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Hans Hoogervorst speaks about historical cost and fair value

  • IFRS - IASB Image
  • IFRS  - Speech Image

Jun 29, 2015

On June 29, 2015, at the IFRS Foundation's IFRS conference held in Paris, the International Accounting Standards Board Chairman Hans Hoogervorst spoke about the question of how assets and liabilities should be measured, a topic he called "one of the most difficult topics in accounting".

Mr. Hoogervorst referred to the recently published Exposure Draft on the new Conceptual Framework which includes a chapter on measurement offering a description of different measurement bases, the information that they provide and their advantages and disadvantages. In this chapter, the IASB has divided the measurement techniques into two categories: historical cost and current value.

Mr. Hoogervorst pointed out that "the dichotomy between historical cost and fair value is not as stark as one would expect". He listed four aspects where the assumed stability of historical cost and the often cited vulnerability of current value are not necessarily that far apart. He cited (i) the fact that, for many transactions, historical cost starts and ends with fair value (or values that come very close to it); (ii) that, despite its name, historical cost gets updated too (depreciation/amortization); (iii) that the alleged stability resulting from historical cost accounting can be extremely misleading; and (iv) that the stability of historical cost can be interrupted by steep cliff effects.

Mr. Hoogervorst also stated that it would not do to abandon historical costs completely in favor of fair value. Instead, he noted in "very broad brushstrokes indeed" the following general conclusions as to when the different categories of measurement bases should be applied: (i) if the nature of business activities is to use assets in combination with other assets to produce goods or services, this generally points in the direction of historical cost; (ii) if the nature of business activities is to trade assets or liabilities in active markets, this would generally point in the direction of current value measurement; (iii) if the characteristics of an asset of a liability are such that they are highly sensitive to market factors or to other risks in the item, this would generally point in the direction of current value measurement.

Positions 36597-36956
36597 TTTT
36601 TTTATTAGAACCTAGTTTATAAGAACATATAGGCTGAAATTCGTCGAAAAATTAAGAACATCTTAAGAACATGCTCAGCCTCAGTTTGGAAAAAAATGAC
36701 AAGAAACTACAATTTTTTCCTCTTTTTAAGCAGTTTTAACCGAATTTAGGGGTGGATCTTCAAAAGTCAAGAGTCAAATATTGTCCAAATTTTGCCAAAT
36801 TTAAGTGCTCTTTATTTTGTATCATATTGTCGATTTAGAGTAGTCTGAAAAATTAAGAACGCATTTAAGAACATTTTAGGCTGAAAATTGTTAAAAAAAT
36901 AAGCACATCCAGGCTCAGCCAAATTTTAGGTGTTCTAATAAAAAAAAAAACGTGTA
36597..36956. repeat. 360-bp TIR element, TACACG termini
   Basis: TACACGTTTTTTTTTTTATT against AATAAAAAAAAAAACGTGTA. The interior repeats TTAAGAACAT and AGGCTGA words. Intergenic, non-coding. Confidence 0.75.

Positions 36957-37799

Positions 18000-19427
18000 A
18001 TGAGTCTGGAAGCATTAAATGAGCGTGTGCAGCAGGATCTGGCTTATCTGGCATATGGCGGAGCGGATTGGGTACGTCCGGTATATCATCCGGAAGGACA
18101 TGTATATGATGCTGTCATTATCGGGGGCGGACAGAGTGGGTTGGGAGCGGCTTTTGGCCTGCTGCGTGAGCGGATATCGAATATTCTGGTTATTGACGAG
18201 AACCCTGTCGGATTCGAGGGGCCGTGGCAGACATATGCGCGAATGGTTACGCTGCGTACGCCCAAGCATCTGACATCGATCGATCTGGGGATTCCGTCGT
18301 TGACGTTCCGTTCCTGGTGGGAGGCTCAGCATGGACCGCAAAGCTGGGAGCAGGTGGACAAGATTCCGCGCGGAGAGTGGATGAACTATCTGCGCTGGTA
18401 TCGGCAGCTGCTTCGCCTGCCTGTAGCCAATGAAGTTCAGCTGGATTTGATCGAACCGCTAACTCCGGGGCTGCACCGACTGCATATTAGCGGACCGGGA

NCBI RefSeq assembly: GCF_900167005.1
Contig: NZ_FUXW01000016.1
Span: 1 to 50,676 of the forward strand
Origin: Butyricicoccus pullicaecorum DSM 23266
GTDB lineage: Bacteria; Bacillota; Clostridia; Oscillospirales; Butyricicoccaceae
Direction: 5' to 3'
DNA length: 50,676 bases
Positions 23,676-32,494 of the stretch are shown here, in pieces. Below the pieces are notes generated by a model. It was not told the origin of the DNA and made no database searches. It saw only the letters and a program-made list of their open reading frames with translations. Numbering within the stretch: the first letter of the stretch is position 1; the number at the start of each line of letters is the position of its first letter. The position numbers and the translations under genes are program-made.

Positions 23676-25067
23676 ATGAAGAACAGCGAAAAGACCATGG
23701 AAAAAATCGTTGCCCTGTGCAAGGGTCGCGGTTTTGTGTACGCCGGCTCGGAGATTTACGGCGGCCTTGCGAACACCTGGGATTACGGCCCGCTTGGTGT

He also noted of course that more factors than these will need to be taken into consideration, such as the cost of performing the measurement, the degree of measurement uncertainty, faithful presentation and the avoidance of accounting mismatches. He encouraged his audience to comment on the proposals in the IASB's Exposure Draft.

The full transcript of Chairman Hoogervorst’s speech is available on the IASB’s website.

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